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on 27 October 2002
The third and final volume of the Clark diaries opens with Clark on the verge of standing down as an M.P., a decision he characteristically keeps from his local constituency until some three weeks before the general election. Almost immediately he regrets no longer being on the inside of politics - the delights of Saltwood, Eriboll and the "big book" (finally published as The Tories) are not enough, not does he seem able to find the time for themselves he has been promising Jane Clark for years - and he begins to plan his return. Calling on God, whom Clark acknowledges has been more than generous already, to assist, he is, despite the publication of the first volume of the Diaries and the fury of the Coven, Matrix Churchill and the Scott enquiry, returned at the age of 69 as the member for Kensington & Chelsea,that most desirable of seats. Encouraged by what Clark considers to have been nothing short of divine intervention, Clark wonders whether it might not be his final calling to assume the leadership and save the Tory party.
Readers of the earlier volumes will not be disappointed - the fast cars, the women, the money worries, the political gossip and insight are all here. And yet this is, perhaps, a more intimate and revealing volume. Clark's relationship with God and his sense of his own mortality (and Clark did not until the very end realise how little time he had) are much more evident. Indeed it is as if Clark was consciously bringing the reader more into his confidence. The entries for the summer of 1999 when Clark's illness is finally diagnosed, are genuinely moving and, when Clark is too ill to continue, Jane Clark provides her own diary of the final few weeks of his life.
Whatever may be remembered of Clark the historian and Clark the politician, Clark the diarist has provided an unforgettable contribution to our literature.
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on 23 October 2003
The majority of The Last Diaries is Clark's typical brand of frank political observation and insight, focusing on the years from the fall of Thatcher, through his retirement, to his reselection as MP for Kensington and Chelsea in 1997. This part covers some of the most interesting recent history of British politics with the fall of the Conservative party and the rise of New Labour.
The end of the book is the terribly harrowing portrayal of Clark's illness, as his hypocrondria, a feature of the previous two diaries, is suddenly vindicated. The portion his wife, Jane Clark, writes when Alan becomes too ill to write is one of the most poignant pieces non-fiction I've ever read.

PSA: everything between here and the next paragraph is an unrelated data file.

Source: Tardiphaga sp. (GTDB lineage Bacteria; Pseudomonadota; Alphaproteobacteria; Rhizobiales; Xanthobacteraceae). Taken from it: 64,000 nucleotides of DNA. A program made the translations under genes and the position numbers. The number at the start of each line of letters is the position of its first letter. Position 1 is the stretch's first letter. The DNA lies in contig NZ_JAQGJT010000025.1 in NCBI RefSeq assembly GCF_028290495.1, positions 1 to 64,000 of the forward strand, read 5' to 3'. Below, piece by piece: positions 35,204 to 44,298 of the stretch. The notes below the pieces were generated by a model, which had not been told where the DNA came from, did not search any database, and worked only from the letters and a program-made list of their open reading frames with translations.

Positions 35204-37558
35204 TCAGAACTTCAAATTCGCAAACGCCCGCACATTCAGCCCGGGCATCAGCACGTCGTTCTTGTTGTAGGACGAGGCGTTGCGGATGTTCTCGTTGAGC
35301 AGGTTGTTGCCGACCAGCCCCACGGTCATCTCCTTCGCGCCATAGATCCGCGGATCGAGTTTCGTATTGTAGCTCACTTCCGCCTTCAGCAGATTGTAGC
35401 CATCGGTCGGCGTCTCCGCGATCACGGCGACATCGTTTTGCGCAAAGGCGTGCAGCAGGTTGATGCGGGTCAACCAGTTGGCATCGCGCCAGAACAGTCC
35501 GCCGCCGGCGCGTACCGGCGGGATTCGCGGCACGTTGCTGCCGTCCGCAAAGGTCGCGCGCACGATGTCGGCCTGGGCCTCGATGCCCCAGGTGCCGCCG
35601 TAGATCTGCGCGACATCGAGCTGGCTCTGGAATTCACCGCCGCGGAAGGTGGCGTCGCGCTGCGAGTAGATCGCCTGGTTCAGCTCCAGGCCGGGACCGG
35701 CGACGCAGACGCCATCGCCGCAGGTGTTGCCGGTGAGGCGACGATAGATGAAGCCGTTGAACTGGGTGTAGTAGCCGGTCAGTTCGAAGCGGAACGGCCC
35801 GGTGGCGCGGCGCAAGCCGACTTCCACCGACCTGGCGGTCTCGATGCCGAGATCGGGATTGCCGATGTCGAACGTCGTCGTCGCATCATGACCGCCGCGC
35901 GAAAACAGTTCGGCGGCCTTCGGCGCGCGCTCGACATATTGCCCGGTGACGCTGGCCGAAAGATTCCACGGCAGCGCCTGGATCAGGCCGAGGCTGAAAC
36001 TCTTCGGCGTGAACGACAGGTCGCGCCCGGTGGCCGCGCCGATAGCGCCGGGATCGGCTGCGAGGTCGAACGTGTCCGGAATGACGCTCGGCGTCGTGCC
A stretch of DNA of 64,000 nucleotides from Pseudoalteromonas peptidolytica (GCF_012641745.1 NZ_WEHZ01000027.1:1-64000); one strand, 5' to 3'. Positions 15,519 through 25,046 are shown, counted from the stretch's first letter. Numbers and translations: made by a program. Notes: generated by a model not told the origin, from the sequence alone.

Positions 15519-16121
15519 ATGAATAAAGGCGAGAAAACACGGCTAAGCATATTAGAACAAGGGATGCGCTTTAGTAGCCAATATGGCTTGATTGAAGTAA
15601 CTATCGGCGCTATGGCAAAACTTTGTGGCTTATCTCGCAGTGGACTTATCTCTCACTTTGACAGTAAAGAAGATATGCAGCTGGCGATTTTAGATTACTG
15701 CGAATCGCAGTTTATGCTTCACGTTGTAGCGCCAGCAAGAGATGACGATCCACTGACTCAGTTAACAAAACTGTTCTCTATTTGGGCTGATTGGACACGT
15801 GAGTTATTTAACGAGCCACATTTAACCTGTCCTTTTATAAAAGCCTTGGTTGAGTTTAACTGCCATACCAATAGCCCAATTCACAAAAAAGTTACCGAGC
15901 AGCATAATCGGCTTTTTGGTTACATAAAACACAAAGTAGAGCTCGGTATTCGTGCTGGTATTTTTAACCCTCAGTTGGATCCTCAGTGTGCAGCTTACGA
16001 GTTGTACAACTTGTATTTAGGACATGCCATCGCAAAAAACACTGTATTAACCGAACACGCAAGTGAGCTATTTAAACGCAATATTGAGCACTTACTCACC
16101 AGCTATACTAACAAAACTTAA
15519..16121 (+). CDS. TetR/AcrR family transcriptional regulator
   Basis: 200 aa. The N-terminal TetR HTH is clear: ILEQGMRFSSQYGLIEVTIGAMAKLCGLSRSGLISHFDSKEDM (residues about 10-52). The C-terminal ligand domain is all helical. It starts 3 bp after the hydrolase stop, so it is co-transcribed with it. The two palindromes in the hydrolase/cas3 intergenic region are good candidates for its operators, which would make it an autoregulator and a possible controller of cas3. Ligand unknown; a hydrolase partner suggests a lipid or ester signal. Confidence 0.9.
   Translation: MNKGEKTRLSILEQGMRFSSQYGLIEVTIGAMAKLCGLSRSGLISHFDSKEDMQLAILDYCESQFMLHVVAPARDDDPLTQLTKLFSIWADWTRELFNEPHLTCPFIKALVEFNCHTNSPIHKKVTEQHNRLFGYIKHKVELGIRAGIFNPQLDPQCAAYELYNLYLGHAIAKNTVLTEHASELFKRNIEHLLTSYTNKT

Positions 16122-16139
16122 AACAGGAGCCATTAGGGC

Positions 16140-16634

A superb complement to the previous two diaries, with the three in total comprising the most thouroughly readable, enjoyable and insightful political diary of the last 30 years. An absolute must.
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on 17 January 2012
The third volume of Alan Clark's Diaries are as compelling as the previous two volumes and are the equal of, if not superior to, the original volume published in 1993. In and Out of the Wilderness covers the period from 1991, when the initial volume finished, up to his death in 1999, with the final pages comprising Jane Clark's account of the illness that killed him.

The volume features much of the political intrigue that was present in Diaries: In Power - Clark details his final days in government before the 1992 general election, the fall-out surrounding publication of the volume of Diaries and the Scott Inquiry into Arms to Iraq following the collapse of the Matrix Churchill trial. Even better, we are treated to the machinations of life in the Commons after the 1997 general election, at which he had been elected as MP for Kensington & Chelsea. He frequently despairs of William Hague's leadership, and enjoys calculating how he himself could become Leader of the Opposition. What is interesting with hindsight is his firm belief that the Tories failed to make ground by not being right-wing enough, when the accepted wisdom is that it was a retreat to the right that made the Conservative party unelectable. Indeed, this is a debate that continues to this day within the party, especially following Cameron's failure to win an outright majority in 2010.

We also receive insight into his turbulent personal life - the book starts with him enjoying an intense affair that leaves him contemplating leaving his wife, but as he renews his love for her we are treated to (possibly too much) information about his sex life, and the usual slew of indiscretions. It is unusual to read such a graphic account of the sex life of the over-sixties, and his accounts amount to more than mere novelty, and are most touching.